He rolls to the left. Kristi helps hold his body as I work diligently to push all of the soiled sheets underneath his body and place the fresh clean sheets around my side of the mattress. I have changed thousands of bed linens and I don’t mean to brag but this is one nursing skill I have mastered quite nicely. [loser alert] It only takes a few minutes and I nod to Kristi that I am ready for him to turn again.
Me: “OK Mr. Anderson. Turn right, right, right.”
He turns right with such precision. I assist him and hold him on his right side while Kristi pulls the soiled linens out from under him. She is shaking her head in disbelief with a smirk on her face. I shrug my shoulders and smile. We both know that we did not learn this in nursing school but it works. I don’t mind playing airplane. What the heck? Why am I going to keep orienting a patient who will never be oriented? Sometimes I “embrace the crazy” for the sanity of everyone involved. Mr. Anderson seems to be enjoying it as well. He must have been one hell of a pilot back in his day. It’s funny how much you can learn about someone’s past when they are disoriented. They seem to revert back to moments in their life that they are particularly proud or ashamed of. Thank goodness this seemed to be a good memory for him. He must have enjoyed turning in the air because he rolled with a content smile like it was therapeutic. Krisiti reached underneath his shoulder and grabbed the final corner of the clean linens and finished pulling the fitted sheet tight over the mattress. We were almost done.
Me: “Ok! Excellent turn. We can straighten out now. We will be landing shortly. Quick ride today.”
Mr. Anderson rolled onto his back with a smile. “Well? Sometimes those are the best.”
Me: “Absolutely.” We finished up changing his linens and I began lowering the bed.
Me: “OK, it looks like we are ready to land.”
Mr. Anderson : “Good. I’m tired.”
I lowered the bed all the way to the lowest position, lifted the two upper side rails and locked the bed into place so it would not roll.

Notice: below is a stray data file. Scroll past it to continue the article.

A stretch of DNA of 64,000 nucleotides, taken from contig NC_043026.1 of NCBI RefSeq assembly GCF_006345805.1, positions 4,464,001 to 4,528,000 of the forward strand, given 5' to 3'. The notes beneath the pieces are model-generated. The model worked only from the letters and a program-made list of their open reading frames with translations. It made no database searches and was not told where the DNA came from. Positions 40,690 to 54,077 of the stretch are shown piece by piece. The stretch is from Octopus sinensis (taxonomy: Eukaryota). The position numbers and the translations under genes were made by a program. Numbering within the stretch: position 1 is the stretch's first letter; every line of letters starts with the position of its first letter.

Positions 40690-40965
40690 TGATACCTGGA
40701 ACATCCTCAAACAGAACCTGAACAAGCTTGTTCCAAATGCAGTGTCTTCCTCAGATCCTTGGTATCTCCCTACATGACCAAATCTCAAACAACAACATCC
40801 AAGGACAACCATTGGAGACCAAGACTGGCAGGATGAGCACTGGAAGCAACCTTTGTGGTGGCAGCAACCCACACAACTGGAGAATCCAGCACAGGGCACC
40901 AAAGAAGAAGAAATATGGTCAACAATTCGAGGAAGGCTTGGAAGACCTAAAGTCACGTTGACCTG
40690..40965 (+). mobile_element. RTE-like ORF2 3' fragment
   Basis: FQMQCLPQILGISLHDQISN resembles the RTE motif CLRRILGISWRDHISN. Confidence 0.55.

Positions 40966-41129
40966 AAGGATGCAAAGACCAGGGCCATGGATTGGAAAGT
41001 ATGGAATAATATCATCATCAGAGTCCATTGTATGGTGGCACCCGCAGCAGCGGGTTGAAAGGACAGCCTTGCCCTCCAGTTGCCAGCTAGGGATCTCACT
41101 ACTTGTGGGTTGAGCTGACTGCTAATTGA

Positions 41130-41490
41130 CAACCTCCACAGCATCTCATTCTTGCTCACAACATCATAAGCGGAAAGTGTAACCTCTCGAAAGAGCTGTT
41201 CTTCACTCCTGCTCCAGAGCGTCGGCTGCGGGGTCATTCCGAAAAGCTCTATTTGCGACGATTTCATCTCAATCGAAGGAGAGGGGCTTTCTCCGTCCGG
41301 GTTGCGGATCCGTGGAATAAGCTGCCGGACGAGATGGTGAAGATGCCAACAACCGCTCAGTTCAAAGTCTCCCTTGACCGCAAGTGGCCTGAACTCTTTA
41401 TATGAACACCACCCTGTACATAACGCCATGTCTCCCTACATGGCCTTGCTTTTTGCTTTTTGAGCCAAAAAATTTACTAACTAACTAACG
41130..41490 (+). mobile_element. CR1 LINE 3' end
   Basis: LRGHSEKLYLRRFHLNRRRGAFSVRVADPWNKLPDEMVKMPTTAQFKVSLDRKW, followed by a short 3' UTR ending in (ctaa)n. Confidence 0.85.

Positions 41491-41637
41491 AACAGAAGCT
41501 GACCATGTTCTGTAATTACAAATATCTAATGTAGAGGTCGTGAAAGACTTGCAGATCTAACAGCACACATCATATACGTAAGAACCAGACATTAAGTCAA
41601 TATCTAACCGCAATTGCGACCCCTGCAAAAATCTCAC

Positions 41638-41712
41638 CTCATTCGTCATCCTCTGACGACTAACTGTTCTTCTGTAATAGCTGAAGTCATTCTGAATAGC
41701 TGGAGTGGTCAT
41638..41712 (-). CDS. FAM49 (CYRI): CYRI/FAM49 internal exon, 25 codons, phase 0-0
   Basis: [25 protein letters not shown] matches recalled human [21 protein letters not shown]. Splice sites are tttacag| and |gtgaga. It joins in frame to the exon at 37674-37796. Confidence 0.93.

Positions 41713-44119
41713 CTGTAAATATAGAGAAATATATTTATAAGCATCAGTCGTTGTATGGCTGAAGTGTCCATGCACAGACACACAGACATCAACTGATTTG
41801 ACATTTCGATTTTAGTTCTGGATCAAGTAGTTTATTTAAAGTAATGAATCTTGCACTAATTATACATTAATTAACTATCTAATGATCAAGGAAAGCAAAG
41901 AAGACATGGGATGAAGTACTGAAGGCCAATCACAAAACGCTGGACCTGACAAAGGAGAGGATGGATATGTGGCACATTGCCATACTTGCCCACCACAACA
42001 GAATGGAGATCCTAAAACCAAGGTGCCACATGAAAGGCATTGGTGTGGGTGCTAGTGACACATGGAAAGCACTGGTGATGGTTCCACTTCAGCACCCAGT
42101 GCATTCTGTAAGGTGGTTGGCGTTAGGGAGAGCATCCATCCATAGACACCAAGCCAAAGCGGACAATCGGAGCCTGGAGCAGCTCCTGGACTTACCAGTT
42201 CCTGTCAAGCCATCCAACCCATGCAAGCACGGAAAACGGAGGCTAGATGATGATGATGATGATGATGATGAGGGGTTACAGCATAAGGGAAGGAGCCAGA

Me: “Are you warm enough?” [Hey? I’m not ass kissing. It’s the right thing to do. It’s important to make sure people are comfortable. Fact: comfortable patients are happier which makes my job easier.]
Mr. Anderson: “I am. Thank you.”
Me: “You are very welcome.” I handed him the call light and reminded him “Remember? If you need anything, please don’t hesitate to call the control tower. We will be glad to help you.”
Mr. Anderson:[With a smile and sleepy eyes] “Sounds good. Good night.”
I turned on the bathroom light to provide some light in the room. Light will help orient him if he wakes in the middle of the night. I gave Mr. Anderson one last glance and a military salute over my eye brow just before I exited the room. He raised his eye brow and saluted back. Mission accomplished. I looked at Kristi and we giggled.
Kristi: “You are crazier than I originally thought but I love it! Thank you! I’m so stealing that airplane thing the next time I have to change his linens. Sooooo much easier!”
I laughed and put my arm on her shoulder. “Yeah? I felt your pain. I had to help my girl out. I couldn’t watch you orient him all night. He will orient when the sun comes up, not tonight. Sometimes you gotta embrace the crazy Kristi.”
Kristi: [She is not sure she heard that quite right] “Embrace the what?”
Me: “The crazy?” [Yeah..OK. I get it. I guess the word “crazy” probably isn’t the most professional way to say it but damn? When I’m 80 something years old and I think I’m a pilot at 2 am, please feel free to call my ass a crazy lunatic. I promise you that I’ll be OK with that.]
Kristi: “Ronda! [she looks around nervously] “You can’t say that???”
Me: [giggling] “I’m saying it to you NOT him. It’s fine. Shh!”
Kristi never let me forget the night I played airplane at 2 am. In fact, we giggled about it for years. I know I did not follow the text book interventions for caring for a patient with dementia. What can I say? There are moments when you have to think outside the box to succeed. You can’t learn everything from a book. Sometimes the only thing a patient needs is a good copilot. I think Mr. Anderson would agree.